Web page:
United States District Court, S.D. Florida
BLOOM UNITED STATES DISTRICT JUDGE
CAUSE is before the Court upon Defendants Jose
Gonzalez and David Colon's (“Defendants”)
Motion to Dismiss the Complaint or, Alternatively, for a More
Definite Statement, ECF No.  (“Motion to
Dismiss”), and Defendants' Motion to Stay Discovery
and for Relief from Pretrial Deadlines Pending Ruling on
Motion to Dismiss, ECF No.  (“Motion to
Stay”), (collectively, “Motions”).
Plaintiff Christopher Maurice McDowell
(“Plaintiff”) filed responses to each Motion, ECF
Nos.  & , to which Defendants replied, ECF Nos.
 & . The Court has carefully reviewed the
Motions, all opposing and supporting submissions, the record
in this case, and the applicable law, and is otherwise fully
advised. For the reasons set forth below, the Motion to
Dismiss is granted in part and denied in part; the Motion to
Stay is denied as moot.
se Plaintiff initiated this action on July 26, 2019, ECF
No.  (“Complaint”), which appears to allege
facts surrounding a false arrest, assault, and unlawful
detention, against Defendants Jose Gonzalez, an officer of
the Miami-Dade Police Department (“MDPD”), and
David Colon, an MDPD sergeant. See ECF No.  at
25. Plaintiff's Complaint describes incidents that
transpired on March 19, 2019, at a Dunkin' Donuts.
Id. at 4-8. Specifically, Plaintiff alleges that he
entered the Dunkin' Donuts to purchase coffee and, after
repeatedly attempting to purchase coffee but being denied,
engaged in a verbal altercation with the cashier, which
ultimately resulted in Plaintiff being asked to leave the
store. Id. at 6-8. Plaintiff was later apprehended
by MDPD officers after they received a complaint alleging
that a man had entered Dunkin' Donuts, stolen $7.00 out
of the tip jar, and fled on foot. Id. at 28-29. The
victim positively identified Plaintiff as the individual who
removed the $7.00 from the tip jar. Id. at 29.
Accordingly, Plaintiff was arrested, charged with petit
theft, and held in jail overnight until he appeared before a
state court judge, who released him on his own recognizance.
Id. at 16-17, 29.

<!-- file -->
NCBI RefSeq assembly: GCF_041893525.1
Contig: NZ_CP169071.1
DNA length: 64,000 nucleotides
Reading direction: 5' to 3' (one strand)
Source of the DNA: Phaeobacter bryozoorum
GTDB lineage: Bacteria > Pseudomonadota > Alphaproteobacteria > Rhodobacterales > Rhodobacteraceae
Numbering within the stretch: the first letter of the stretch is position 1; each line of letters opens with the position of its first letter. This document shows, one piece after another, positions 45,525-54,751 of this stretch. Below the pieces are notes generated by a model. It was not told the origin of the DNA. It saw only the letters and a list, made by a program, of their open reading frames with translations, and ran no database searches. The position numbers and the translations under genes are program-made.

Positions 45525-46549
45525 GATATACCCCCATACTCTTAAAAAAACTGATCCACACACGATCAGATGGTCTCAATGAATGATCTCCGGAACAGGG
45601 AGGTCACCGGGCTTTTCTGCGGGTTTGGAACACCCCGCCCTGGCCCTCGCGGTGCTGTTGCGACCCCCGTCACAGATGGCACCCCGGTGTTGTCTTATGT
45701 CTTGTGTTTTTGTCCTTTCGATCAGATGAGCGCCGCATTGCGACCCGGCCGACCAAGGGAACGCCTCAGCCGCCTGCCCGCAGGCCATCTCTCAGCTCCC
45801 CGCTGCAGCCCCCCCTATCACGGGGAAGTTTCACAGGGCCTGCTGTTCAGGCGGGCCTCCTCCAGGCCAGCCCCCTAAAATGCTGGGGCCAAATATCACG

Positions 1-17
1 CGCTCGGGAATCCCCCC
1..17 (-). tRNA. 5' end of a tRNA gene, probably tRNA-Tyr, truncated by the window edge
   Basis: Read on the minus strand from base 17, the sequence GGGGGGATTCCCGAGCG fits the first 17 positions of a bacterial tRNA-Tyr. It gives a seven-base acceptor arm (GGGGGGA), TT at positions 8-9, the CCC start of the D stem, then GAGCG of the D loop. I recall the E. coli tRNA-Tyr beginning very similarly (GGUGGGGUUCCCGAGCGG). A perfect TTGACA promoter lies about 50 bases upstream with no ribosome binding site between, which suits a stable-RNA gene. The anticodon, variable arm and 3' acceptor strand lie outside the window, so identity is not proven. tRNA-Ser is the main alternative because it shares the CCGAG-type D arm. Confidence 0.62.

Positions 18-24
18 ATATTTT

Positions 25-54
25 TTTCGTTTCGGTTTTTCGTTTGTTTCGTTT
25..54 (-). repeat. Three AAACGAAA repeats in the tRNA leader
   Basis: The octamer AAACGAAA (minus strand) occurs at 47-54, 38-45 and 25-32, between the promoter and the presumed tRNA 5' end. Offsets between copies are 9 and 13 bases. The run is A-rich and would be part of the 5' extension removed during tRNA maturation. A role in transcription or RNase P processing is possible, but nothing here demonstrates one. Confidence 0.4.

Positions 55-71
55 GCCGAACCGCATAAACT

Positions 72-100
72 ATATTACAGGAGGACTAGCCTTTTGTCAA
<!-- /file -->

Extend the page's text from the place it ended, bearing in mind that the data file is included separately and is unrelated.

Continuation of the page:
describes numerous conversations with Officer Gonzalez,
during which he repeatedly stated that he had not stolen any
money from the tip jar and that the surveillance cameras at
Dunkin' Donuts - which, Plaintiff alleges, Officer
Gonzalez indicated having already watched at the time of the
arrest - would clearly establish Plaintiff's innocence.
Id. at 10-13. Additionally, Plaintiff alleges that
he was illegally arrested and detained for a crime he did not
commit and that, while being arrested, he was assaulted
several times. Id. at 25. However, Plaintiff's
Complaint does not set forth any of his asserted causes of
action or the law under which he brings these causes of
action. See id.
instant Motion to Dismiss, Defendants move for dismissal
pursuant to Federal Rule of Civil Procedure 12(b)(6), based
on their qualified immunity, because they had probable cause
to arrest Plaintiff and that Plaintiff has failed to state a
claim to support any violation of clearly established
constitutional rights. ECF No.  at 1-2. In the
alternative, Defendants request that, pursuant to Federal
Rule of Civil Procedure 12(e), the Court order Plaintiff to
amend his Complaint to provide a more definite statement
because Defendants are unable to decipher what claims are
asserted or how many claims are asserted. Id. at 3.
Moreover, in their Motion to Stay, Defendants request for
this Court to stay all discovery pending the resolution of
their qualified immunity claims in their Motion to Dismiss.
ECF No. .
Motion to Dismiss
Federal Rule of Civil Procedure 8 requires that a pleading